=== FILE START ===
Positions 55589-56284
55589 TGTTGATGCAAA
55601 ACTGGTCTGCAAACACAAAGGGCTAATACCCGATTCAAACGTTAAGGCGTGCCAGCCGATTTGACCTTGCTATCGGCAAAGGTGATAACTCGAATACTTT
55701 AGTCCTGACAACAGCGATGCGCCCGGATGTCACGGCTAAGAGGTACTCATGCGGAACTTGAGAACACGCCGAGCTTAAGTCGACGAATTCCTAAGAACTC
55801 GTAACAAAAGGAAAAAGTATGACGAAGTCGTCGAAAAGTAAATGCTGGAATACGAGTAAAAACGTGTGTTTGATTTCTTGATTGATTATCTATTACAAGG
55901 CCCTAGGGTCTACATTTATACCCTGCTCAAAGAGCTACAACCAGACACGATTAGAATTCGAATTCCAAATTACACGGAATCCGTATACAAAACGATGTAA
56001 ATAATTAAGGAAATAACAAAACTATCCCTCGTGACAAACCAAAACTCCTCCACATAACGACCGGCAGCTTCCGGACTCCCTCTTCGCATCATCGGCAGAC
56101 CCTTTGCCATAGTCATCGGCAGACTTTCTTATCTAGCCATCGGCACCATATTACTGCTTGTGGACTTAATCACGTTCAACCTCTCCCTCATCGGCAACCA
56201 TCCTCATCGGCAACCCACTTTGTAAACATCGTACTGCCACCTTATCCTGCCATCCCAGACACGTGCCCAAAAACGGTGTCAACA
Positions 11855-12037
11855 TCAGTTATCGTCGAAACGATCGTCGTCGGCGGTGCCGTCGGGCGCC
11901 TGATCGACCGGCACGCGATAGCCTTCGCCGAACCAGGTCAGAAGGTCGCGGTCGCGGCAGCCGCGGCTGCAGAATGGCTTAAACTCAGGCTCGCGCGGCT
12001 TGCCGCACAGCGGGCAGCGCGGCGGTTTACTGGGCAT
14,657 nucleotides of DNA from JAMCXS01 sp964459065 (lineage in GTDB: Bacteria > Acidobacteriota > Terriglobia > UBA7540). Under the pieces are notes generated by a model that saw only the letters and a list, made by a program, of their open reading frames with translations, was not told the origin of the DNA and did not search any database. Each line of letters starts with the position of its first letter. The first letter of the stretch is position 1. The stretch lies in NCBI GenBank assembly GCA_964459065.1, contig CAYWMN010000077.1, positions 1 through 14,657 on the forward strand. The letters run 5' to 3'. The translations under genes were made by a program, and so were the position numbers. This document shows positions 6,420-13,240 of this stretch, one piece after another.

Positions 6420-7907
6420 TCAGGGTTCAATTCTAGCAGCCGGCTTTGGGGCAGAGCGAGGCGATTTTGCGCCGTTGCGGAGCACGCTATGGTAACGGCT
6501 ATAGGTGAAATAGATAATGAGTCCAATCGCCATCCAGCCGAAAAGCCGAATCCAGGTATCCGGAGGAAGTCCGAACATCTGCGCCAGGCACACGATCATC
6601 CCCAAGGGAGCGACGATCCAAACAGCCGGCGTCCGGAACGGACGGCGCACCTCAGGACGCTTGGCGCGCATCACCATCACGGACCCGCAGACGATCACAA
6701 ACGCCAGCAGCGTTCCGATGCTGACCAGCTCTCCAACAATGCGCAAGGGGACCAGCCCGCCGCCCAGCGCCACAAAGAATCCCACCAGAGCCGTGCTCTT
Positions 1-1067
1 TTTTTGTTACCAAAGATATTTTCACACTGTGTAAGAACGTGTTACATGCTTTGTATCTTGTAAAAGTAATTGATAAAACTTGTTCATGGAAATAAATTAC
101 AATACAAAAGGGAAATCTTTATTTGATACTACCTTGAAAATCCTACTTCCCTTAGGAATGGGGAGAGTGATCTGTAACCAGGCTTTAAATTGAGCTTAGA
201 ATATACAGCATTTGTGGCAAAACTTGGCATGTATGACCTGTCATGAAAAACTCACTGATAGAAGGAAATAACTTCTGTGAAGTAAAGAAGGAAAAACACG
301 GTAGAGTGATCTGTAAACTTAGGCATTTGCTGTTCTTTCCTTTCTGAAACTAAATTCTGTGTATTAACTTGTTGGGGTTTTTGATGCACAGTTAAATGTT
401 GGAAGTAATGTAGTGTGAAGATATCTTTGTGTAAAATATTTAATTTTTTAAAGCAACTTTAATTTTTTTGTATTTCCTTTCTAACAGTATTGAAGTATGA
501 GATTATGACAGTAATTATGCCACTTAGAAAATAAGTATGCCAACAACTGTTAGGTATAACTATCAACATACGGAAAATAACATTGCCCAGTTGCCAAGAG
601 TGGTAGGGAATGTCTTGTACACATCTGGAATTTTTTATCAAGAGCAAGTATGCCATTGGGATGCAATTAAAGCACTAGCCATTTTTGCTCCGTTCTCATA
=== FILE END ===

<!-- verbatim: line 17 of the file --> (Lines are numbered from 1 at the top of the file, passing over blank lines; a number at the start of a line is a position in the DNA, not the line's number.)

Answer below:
6501 ATAGGTGAAATAGATAATGAGTCCAATCGCCATCCAGCCGAAAAGCCGAATCCAGGTATCCGGAGGAAGTCCGAACATCTGCGCCAGGCACACGATCATC